The Real Meaning of Football

Christopher Wehbey

As I am anxiously waiting the start of a much-anticipated second half
of the AFC Championship game last Sunday between the New York Jets and
the Pittsburg Steelers, I couldn’t help but notice how the entire
stadium of Heinz Field was covered. Covered in what you ask? In
advertisements, promotional campaigns and full of symbols connecting
to the “American Way”. I plan on majoring in sports management, and I
know the many hundreds of available possibilities of getting your
product out, especially through sporting events. However, it still
mind blowing how effective and sneaky companies get just to place
their name or logo on a few hundred cups, or 1 single poster in an
entire stadium. To pay nothing less than $300,000 USD to have your company poster placed in nearly every exit sections in a stadium year round sounds
ridiculous right? Not to companies like McDonalds and PNC bank who
each have marketing products in and involving Heinz field.

With over 68,000 fans watching at least 8 games a year in an enormous
stadium, how could you say no! The relationship between product
placement and American football has gotten blurry. Going from dozens
of company logos and product names all along Heinz fields wall (area
between the lower bowl and the private boxes) to reserving the right
of Coa-Cola to pay enough money to only serve Coke products in a
stadium of 68,000 fans is extreme. This has gone from America’s sport
to another of America’s mass media sources.

During the AFC Championship game, during halftime, popular hip-hop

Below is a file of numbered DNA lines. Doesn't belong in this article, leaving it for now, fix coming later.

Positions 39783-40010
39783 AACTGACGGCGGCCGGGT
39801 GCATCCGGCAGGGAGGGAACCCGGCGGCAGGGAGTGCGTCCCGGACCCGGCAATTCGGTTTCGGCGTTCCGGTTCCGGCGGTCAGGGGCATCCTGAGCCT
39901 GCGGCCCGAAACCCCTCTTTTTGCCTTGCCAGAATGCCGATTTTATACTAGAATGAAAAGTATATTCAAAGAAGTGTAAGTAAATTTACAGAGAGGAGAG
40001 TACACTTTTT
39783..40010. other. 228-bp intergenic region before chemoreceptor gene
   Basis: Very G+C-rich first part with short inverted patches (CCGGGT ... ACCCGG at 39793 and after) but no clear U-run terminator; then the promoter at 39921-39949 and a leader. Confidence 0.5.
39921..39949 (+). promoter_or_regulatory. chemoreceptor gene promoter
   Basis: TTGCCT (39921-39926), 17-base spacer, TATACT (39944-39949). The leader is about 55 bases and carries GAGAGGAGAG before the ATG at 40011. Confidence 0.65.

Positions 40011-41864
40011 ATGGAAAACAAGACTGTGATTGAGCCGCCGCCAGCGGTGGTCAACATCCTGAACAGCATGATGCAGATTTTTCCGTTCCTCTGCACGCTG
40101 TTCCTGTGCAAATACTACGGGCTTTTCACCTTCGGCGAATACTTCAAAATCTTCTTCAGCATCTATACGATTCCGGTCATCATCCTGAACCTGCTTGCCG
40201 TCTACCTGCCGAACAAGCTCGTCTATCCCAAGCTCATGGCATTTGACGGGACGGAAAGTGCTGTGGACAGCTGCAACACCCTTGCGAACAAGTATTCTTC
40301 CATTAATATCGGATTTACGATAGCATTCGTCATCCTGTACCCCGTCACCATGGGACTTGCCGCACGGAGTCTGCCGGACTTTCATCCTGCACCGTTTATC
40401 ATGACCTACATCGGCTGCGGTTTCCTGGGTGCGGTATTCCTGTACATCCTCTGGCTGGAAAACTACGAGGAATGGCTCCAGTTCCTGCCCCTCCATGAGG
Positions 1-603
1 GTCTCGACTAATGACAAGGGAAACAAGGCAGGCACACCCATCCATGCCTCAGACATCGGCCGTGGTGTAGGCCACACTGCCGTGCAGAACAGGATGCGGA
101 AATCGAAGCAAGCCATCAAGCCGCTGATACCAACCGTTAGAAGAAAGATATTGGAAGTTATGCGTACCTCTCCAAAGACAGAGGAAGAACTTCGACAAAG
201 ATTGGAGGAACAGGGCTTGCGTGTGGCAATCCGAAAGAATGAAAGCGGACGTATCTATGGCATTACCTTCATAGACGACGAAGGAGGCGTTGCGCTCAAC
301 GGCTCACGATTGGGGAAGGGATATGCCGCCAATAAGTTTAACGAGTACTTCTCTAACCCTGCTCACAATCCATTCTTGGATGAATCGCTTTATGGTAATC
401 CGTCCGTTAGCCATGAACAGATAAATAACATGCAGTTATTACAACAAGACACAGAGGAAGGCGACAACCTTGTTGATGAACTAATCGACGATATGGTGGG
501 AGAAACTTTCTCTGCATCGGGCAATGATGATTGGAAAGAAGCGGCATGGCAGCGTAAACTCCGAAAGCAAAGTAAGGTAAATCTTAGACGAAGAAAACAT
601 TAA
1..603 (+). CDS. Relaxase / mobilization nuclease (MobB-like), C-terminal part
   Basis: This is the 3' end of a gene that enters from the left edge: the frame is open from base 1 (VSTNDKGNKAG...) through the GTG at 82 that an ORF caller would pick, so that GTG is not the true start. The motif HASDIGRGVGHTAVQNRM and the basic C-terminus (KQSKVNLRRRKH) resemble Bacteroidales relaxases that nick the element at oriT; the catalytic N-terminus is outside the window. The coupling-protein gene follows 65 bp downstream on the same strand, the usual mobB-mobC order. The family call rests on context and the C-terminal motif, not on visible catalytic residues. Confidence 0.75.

artist Wiz Khalifa preformed his hit song “Black and Yellow”, which
was made about the Steelers. The stage appeared to be 20-25 ft long,
impossible for the entire stadium to see. However, the stadium
installed a 48 ft by 27 ft jumbo tron at the south end letting all the
fans to experience the moment. Along the screen are a total of 11 signs
with the company name and logo on it (As you can see in the video
below).

All of this is equaled up to the fact that NFL football has become
more of a mass media pool than one of the nations more popular sport.
Although I do agree with companies using ways to publicize their
products throughout general public, I believe only to a certain
extent. Keep sporting events strictly entertainment and advertise only
things to the plane eye. Stray away from audio promotions and hundreds
of commercials that go one during a game that creates only 26 minutes
of real action. Advertising is advertising, and in this economy, we
don’t need huge amounts of money wasted through promotions that hardly
affect our livelihood and that company’s economic state.

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